Karen and Tom can’t even argue that vehemently since they probably don’t think Daniels is all that far out of line with this call. Karen immediately calls Buchanan to break the news. Way to drag your feet a little there, Karen. Buchanan agrees since he’s become nothing more than a robot who exposits information and allows himself to be told what to do. He reverses course on the Jack/Audrey Reunion Mission and calls Doyle to let him know that, just kidding, they’re really not going to help Jack anymore. He even asks Doyle if Jack can hear him. No, Bill, Jack decided he likes riding down next to the driveshaft and so he’s clinging to the underside of the truck.

Doyle, to his credit, quickly and smoothly lies that there’s a problem on the freeway ahead and that they need to take a different one. Seems plausible enough. But Jack’s on to him quickly, since Jack knows there aren’t ever traffic problems in Los Angeles so Doyle must be lying. He pulls his pistol on Doyle and reminds us all that he killed his pal Curtis earlier in the day because Curtis wouldn’t let Jack have his way. So he’ll gladly do the same for Mike Doyle since he actually liked Curtis and only just met Doyle a few hours ago. Doyle seems to believe the nutbar in the passenger seat and secretly plots the objects with which he’s going to beat Buchanan when he gets back to CTU.

Jack has them stop and hijacks Doyle’s vehicle. He fails to put Doyle in a sleeper hold, though, and drives away. Doyle yells at him that he “can’t go against the White House!”

Oh yeah? Watch him.


Monday, April 16, 2007

Season 6; Hour Seventeen (10:00PM - 11:00PM)

Air Date: 9 Apr 2007
Reviewer: J

You could almost name every episode a “Return of [INSERT CHARACTER NAME HERE],” starting with Jack in the premiere. The end of this hour brought back the uncredited Kim Raver as Audrey Raines, as well as our old friend Cheng Zhi. But we’ll get to them.

It appears that something went on in the writers room while this episode was being created. Perhaps series creator Joel Surnow or maybe Kiefer himself came in and said, “That’s it! We need to wrap up this storyline!” Because that’s what happened in this hour. And these kinds of hours are often among the best because so much DOES finally happen.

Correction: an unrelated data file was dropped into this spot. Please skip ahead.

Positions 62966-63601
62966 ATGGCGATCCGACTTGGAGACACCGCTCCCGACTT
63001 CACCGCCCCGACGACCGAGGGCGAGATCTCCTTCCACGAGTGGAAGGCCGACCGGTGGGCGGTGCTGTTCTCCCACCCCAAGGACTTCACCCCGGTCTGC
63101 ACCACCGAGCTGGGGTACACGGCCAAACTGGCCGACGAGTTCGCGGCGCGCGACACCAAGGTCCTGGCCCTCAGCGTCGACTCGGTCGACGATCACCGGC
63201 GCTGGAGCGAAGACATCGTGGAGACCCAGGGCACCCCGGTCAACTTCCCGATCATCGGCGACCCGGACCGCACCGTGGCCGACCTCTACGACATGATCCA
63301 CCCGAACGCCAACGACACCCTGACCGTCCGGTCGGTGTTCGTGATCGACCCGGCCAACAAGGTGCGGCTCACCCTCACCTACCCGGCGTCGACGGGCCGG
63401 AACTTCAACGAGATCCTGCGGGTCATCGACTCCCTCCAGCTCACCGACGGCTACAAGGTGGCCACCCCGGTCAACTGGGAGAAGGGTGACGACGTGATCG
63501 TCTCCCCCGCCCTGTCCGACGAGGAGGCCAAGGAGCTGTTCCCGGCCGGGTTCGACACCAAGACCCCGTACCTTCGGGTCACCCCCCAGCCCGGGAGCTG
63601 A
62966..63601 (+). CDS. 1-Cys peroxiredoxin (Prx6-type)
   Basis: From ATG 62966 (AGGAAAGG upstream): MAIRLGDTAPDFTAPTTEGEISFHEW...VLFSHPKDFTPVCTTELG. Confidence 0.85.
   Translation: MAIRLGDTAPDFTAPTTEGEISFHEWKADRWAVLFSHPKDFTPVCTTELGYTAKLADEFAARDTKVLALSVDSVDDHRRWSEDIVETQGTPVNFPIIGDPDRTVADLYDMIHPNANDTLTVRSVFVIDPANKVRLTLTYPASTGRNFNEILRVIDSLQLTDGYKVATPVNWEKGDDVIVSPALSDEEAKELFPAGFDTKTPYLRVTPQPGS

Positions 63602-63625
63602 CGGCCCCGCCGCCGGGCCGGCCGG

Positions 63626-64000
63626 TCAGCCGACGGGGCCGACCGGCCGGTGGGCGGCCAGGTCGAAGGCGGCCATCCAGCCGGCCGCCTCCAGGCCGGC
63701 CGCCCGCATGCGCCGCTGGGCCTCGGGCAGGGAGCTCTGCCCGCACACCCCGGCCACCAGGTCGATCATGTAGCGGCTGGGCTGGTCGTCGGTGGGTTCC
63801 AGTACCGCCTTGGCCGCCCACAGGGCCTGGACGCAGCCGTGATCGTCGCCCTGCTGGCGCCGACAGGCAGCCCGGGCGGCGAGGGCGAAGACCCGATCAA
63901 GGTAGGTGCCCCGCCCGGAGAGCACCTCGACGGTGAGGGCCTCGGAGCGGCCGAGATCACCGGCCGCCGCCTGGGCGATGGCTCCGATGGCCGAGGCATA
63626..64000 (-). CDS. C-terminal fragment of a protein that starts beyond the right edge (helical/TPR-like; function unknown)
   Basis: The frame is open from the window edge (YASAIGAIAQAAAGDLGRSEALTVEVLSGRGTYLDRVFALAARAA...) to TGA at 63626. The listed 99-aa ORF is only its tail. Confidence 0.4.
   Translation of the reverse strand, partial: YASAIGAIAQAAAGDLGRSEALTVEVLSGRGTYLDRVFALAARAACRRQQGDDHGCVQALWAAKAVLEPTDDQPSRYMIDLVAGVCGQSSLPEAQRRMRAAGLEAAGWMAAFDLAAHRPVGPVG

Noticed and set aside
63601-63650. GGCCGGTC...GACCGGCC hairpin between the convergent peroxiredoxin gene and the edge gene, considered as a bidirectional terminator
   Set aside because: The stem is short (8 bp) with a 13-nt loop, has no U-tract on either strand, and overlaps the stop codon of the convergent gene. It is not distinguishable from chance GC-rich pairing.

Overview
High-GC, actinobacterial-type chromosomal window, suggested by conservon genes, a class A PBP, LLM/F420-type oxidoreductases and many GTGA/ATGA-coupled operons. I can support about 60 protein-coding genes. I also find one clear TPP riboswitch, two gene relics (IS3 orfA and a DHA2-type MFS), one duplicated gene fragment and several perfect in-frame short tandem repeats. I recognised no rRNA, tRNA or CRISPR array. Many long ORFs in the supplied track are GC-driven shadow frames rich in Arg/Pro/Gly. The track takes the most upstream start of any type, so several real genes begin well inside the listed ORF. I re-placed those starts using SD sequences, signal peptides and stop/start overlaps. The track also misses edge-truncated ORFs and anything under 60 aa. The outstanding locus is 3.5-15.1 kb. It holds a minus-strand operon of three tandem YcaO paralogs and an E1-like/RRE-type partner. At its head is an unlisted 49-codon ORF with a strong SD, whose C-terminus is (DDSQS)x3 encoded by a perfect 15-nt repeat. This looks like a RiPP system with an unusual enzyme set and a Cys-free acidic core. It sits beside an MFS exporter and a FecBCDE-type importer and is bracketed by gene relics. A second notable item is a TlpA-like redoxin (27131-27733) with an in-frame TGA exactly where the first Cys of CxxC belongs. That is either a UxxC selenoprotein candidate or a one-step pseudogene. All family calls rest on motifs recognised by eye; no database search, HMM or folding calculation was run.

As you’ll recall from the previous week, Wayne recovered well enough to stop the Vice President from nuking the Mideast. And then, to celebrate that victory, Wayne elected to… nuke the Mideast. We pick up this hour with Tom Lennox and Karen Hayes trying to get Wayne, again, to reconsider and I have to imagine Tom is wondering now who is actually fit for office. I mean, if you’re going to have a leader blowing up brown people at random anyway, perhaps it SHOULD be the one who was not recently blown up himself.

The somewhat freaked-out ambassador of this as-yet unnamed country (they keep calling it “Fayed’s country,” so I think maybe we should call it Fayedia) rings into the conference room to ask what the F is up. Wayne doesn’t have much to give him except that he’s retaliating and maybe, just maybe, if the ambassador helps out, Wayne will reconsider melting Fayedia.

The ambassador (also unnamed to this point, which is kind of obnoxious of the show) finally loses this rather high-stakes staring contest with Wayne and announces that they’ve “uncovered new information.” Yeah, I bet they have… oh look, it’s right here on my desk under my organizer!

Ambassador Nameless hastily explains that they think this general in their army, General Habib, has been helping Fayed. They’ve arrested Habib (that was fast) and they’re interrogating him right now. Wayne is more than a little pissed since it doesn’t take a rocket scientist (even Wayne figured it out) to realize that Ambassador Nameless has been lying about his Fayedia’s knowledge of Habib’s involvement. Wayne agrees to abort the missle but demands the Ambassador come BACK to the White House again (what is this, his third or fourth trip?) to provide intel on Habib. Ambassador Nameless agrees and takes leave to change his underwear. Look at the bright side, Ambassador Nameless; if your country is gone, you get to stay in sunny LA. Until Fayed makes sure that IT’S gone. So it goes.

It also turns out that had the ambassador had a bit more in the testicle department, he would have seen Wayne as even weaker than we all thought since the bomb was unarmed. Not armed with a nuclear warhead, that is. I imagine it still would have hurt, though, if it came through your hostel window.